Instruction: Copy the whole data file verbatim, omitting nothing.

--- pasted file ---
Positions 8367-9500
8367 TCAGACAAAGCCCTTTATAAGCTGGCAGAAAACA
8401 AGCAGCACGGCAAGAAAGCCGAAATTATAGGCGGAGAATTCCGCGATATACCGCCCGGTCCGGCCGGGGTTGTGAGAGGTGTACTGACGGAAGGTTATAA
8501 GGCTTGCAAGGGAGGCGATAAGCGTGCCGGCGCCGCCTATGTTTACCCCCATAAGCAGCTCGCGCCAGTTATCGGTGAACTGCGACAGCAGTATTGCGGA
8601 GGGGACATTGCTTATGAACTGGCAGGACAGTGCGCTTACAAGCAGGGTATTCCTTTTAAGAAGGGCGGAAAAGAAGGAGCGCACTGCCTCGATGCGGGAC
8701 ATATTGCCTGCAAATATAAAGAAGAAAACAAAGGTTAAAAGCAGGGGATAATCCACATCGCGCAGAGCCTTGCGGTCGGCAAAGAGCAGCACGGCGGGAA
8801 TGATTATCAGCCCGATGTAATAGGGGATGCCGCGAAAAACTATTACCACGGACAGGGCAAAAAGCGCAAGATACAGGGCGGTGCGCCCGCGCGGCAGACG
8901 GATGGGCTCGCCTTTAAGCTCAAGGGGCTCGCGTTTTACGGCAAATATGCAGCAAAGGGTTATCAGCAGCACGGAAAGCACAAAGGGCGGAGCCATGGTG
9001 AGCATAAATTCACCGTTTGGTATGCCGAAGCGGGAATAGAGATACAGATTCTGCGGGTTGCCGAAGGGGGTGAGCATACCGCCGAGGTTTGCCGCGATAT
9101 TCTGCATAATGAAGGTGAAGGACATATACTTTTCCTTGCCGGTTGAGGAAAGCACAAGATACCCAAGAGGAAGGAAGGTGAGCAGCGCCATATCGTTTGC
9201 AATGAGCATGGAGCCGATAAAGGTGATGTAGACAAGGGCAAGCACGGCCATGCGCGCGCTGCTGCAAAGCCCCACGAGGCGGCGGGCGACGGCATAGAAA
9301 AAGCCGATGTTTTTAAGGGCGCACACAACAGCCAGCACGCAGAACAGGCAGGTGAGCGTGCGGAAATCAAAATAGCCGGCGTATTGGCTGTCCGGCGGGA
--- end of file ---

Positions 8367-9500
8367 TCAGACAAAGCCCTTTATAAGCTGGCAGAAAACA
8401 AGCAGCACGGCAAGAAAGCCGAAATTATAGGCGGAGAATTCCGCGATATACCGCCCGGTCCGGCCGGGGTTGTGAGAGGTGTACTGACGGAAGGTTATAA
8501 GGCTTGCAAGGGAGGCGATAAGCGTGCCGGCGCCGCCTATGTTTACCCCCATAAGCAGCTCGCGCCAGTTATCGGTGAACTGCGACAGCAGTATTGCGGA
8601 GGGGACATTGCTTATGAACTGGCAGGACAGTGCGCTTACAAGCAGGGTATTCCTTTTAAGAAGGGCGGAAAAGAAGGAGCGCACTGCCTCGATGCGGGAC
8701 ATATTGCCTGCAAATATAAAGAAGAAAACAAAGGTTAAAAGCAGGGGATAATCCACATCGCGCAGAGCCTTGCGGTCGGCAAAGAGCAGCACGGCGGGAA
8801 TGATTATCAGCCCGATGTAATAGGGGATGCCGCGAAAAACTATTACCACGGACAGGGCAAAAAGCGCAAGATACAGGGCGGTGCGCCCGCGCGGCAGACG
8901 GATGGGCTCGCCTTTAAGCTCAAGGGGCTCGCGTTTTACGGCAAATATGCAGCAAAGGGTTATCAGCAGCACGGAAAGCACAAAGGGCGGAGCCATGGTG
9001 AGCATAAATTCACCGTTTGGTATGCCGAAGCGGGAATAGAGATACAGATTCTGCGGGTTGCCGAAGGGGGTGAGCATACCGCCGAGGTTTGCCGCGATAT
9101 TCTGCATAATGAAGGTGAAGGACATATACTTTTCCTTGCCGGTTGAGGAAAGCACAAGATACCCAAGAGGAAGGAAGGTGAGCAGCGCCATATCGTTTGC
9201 AATGAGCATGGAGCCGATAAAGGTGATGTAGACAAGGGCAAGCACGGCCATGCGCGCGCTGCTGCAAAGCCCCACGAGGCGGCGGGCGACGGCATAGAAA
9301 AAGCCGATGTTTTTAAGGGCGCACACAACAGCCAGCACGCAGAACAGGCAGGTGAGCGTGCGGAAATCAAAATAGCCGGCGTATTGGCTGTCCGGCGGGA